The head of the Italian football federation (FIGC) said Wednesday that the idea of wage reductions for players should not be dismissed as the sport reels from a stoppage amid the coronavirus pandemic.
"It can’t be taboo to talk about salary cuts," FIGC chairman Gabriele Gravina told Radio 24, courtesy of Reuters.
"We must understand that the emergency applies to everyone and our world must also have the ability to change. We have been called upon to make gestures of great responsibility."
With 35,000 confirmed cases of the coronavirus and nearly 3,000 resulting deaths, Italy has been affected more than any other European nation and is second worldwide behind China.
Serie A was the first of Europe's top five leagues to suspend play, and several members of first teams and technical staffs from clubs across the top tier of Italian football have confirmed cases of COVID-19.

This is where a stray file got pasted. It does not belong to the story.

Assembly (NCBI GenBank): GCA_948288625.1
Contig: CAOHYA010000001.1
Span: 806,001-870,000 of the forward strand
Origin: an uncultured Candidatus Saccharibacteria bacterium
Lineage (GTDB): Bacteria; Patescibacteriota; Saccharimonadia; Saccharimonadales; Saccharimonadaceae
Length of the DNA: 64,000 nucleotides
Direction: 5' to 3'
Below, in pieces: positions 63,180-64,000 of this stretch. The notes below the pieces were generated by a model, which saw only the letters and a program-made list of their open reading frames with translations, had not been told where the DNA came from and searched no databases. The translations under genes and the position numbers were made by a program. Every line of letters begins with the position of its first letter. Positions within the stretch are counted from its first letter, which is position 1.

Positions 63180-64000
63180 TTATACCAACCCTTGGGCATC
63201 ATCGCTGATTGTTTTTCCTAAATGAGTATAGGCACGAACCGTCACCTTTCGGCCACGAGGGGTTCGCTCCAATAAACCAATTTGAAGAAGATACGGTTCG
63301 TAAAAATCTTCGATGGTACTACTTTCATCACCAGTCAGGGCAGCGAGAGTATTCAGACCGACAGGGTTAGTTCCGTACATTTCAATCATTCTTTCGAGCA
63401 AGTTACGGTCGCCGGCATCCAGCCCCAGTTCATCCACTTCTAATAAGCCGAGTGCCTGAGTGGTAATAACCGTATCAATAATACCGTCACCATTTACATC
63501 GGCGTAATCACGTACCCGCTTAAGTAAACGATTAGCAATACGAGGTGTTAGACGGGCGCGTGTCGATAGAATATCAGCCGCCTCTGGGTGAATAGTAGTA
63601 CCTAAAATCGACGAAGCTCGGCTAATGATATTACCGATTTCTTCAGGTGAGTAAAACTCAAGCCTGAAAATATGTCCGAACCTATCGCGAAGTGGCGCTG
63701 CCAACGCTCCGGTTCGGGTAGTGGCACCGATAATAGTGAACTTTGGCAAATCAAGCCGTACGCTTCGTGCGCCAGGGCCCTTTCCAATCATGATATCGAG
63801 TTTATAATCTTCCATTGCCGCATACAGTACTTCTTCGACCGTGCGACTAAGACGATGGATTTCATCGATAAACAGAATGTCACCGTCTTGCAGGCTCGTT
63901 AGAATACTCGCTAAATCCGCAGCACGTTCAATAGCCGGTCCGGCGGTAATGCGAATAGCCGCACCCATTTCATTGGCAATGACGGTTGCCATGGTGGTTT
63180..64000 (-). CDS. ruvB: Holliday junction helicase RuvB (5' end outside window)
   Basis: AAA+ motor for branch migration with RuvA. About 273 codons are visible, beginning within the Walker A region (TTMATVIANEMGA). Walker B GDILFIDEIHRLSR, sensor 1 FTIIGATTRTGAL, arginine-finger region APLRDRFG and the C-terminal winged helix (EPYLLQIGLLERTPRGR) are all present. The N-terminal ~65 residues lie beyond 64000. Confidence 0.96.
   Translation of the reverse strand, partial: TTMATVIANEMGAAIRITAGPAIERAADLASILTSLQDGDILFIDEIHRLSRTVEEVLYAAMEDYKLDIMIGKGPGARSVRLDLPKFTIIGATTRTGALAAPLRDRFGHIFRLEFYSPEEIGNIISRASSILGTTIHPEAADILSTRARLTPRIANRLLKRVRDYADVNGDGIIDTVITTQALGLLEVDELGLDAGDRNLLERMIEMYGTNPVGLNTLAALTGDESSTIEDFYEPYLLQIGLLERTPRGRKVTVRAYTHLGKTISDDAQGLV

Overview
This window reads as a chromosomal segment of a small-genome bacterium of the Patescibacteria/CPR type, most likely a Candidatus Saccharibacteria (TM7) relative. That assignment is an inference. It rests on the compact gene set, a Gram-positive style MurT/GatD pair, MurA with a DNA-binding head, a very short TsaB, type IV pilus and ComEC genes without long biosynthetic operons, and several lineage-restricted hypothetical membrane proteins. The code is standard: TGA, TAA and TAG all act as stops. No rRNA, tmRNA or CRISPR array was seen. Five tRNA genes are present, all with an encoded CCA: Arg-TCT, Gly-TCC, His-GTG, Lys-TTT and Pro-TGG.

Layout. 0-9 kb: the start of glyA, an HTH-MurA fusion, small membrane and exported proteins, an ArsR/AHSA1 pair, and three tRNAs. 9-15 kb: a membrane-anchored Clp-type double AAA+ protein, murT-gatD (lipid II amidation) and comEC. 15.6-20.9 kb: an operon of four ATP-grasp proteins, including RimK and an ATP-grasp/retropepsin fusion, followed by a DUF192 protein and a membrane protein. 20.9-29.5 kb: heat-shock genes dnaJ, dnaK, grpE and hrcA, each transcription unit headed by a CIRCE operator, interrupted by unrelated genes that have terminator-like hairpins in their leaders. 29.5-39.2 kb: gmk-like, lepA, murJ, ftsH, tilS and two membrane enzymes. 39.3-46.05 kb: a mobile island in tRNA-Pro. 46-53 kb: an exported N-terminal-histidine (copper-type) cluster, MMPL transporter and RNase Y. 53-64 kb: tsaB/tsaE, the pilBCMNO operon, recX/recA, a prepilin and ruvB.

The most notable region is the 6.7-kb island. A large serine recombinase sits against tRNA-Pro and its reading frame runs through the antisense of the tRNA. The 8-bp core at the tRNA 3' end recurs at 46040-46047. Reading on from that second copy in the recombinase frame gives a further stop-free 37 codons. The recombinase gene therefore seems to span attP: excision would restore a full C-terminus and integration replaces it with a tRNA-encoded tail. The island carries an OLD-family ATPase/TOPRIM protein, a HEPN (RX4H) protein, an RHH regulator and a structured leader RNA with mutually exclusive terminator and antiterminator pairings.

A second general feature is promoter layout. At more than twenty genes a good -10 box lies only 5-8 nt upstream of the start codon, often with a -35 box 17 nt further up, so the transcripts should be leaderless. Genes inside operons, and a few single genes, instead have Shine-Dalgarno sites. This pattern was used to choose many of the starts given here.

The head of the Italian players' union, Damiano Tommasi, responded to Gravrina's statement by saying, "The sustainability of the football system during and after this global crisis is obviously of extreme interest to all those who live in this system, including footballers."
Tommasi didn't echo Gravina's remarks about not ruling out wage cuts, though he did point out where his constituents will suffer consequences. "Lack of revenue, postponement of competitions, cancellation of events, government contributions, federal aid, support from international institutions. All of these elements will affect the players," Tommasi said.
Gravina added Wednesday that he's hopeful Serie A can resume play in early May. "We're working on the hypothesis of starting again on May 2 and completing the championships possibly going into July if we don't achieve it by June 30," he said.